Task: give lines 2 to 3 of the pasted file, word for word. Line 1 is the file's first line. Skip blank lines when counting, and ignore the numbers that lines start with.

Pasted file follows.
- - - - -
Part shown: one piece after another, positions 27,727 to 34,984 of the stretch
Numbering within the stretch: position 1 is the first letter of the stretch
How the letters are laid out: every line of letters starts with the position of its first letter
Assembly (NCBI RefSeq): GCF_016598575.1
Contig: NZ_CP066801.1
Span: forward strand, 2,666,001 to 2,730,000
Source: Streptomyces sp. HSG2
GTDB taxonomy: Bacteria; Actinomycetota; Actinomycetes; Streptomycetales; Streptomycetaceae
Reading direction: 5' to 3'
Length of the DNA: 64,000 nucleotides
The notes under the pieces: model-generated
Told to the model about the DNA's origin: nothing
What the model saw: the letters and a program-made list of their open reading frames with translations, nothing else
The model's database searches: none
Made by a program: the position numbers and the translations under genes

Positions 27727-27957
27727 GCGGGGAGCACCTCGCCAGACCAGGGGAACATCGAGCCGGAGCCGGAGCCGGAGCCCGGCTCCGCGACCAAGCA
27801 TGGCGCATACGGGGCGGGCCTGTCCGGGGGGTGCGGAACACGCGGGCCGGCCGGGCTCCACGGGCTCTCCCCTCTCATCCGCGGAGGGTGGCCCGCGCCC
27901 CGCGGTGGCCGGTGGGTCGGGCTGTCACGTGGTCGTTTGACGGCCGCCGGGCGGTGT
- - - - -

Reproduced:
Numbering within the stretch: position 1 is the first letter of the stretch
How the letters are laid out: every line of letters starts with the position of its first letter